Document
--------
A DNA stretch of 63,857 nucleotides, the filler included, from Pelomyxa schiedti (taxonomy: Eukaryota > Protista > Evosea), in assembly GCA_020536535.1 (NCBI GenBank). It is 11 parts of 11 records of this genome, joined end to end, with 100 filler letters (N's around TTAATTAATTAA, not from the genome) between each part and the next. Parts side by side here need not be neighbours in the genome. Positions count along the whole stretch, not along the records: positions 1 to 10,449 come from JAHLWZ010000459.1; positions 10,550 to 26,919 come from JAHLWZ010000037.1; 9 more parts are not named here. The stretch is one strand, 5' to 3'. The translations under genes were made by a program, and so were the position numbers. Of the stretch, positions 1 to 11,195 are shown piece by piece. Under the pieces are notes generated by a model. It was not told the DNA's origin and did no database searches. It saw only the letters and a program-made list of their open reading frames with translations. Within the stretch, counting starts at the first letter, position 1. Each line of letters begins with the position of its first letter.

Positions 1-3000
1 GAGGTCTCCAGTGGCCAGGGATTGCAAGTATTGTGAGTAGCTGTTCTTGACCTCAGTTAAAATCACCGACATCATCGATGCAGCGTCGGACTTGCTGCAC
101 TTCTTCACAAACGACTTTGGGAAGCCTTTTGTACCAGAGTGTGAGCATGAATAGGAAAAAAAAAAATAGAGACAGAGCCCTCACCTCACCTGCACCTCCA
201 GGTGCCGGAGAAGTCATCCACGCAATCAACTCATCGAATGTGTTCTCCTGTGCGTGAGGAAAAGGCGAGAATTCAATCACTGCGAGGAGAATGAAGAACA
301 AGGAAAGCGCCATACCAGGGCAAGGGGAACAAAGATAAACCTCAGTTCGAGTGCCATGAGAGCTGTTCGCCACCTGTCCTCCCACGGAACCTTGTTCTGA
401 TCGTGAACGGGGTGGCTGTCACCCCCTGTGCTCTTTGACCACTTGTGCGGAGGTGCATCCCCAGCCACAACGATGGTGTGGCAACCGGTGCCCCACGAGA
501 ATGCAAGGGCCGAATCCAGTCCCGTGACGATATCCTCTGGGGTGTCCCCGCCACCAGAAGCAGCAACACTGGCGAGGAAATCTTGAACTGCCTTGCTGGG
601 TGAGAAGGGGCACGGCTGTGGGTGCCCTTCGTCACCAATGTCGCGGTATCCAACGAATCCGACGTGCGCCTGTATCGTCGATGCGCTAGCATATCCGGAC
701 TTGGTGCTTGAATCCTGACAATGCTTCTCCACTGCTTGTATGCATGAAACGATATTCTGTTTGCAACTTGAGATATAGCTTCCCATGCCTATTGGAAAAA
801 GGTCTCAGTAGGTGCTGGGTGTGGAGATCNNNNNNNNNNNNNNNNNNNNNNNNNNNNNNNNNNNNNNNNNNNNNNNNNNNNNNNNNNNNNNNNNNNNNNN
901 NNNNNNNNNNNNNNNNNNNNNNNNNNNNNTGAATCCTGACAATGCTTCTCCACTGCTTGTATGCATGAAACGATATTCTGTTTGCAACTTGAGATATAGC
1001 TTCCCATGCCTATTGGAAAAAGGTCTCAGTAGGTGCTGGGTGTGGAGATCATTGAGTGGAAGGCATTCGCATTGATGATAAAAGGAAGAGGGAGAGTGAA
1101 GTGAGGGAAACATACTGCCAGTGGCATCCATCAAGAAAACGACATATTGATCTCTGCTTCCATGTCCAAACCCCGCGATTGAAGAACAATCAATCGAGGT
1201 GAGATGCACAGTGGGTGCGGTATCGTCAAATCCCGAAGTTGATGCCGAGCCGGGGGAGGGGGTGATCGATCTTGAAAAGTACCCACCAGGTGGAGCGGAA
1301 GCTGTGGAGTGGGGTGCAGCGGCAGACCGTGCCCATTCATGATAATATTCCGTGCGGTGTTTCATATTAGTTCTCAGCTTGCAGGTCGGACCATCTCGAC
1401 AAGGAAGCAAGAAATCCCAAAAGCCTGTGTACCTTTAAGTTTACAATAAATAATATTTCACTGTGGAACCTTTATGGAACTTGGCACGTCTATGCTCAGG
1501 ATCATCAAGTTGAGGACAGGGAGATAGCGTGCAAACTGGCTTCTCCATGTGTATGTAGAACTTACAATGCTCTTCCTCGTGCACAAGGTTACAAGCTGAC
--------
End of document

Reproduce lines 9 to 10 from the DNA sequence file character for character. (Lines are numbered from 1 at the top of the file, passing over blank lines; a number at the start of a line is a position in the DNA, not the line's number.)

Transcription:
601 TGAGAAGGGGCACGGCTGTGGGTGCCCTTCGTCACCAATGTCGCGGTATCCAACGAATCCGACGTGCGCCTGTATCGTCGATGCGCTAGCATATCCGGAC
701 TTGGTGCTTGAATCCTGACAATGCTTCTCCACTGCTTGTATGCATGAAACGATATTCTGTTTGCAACTTGAGATATAGCTTCCCATGCCTATTGGAAAAA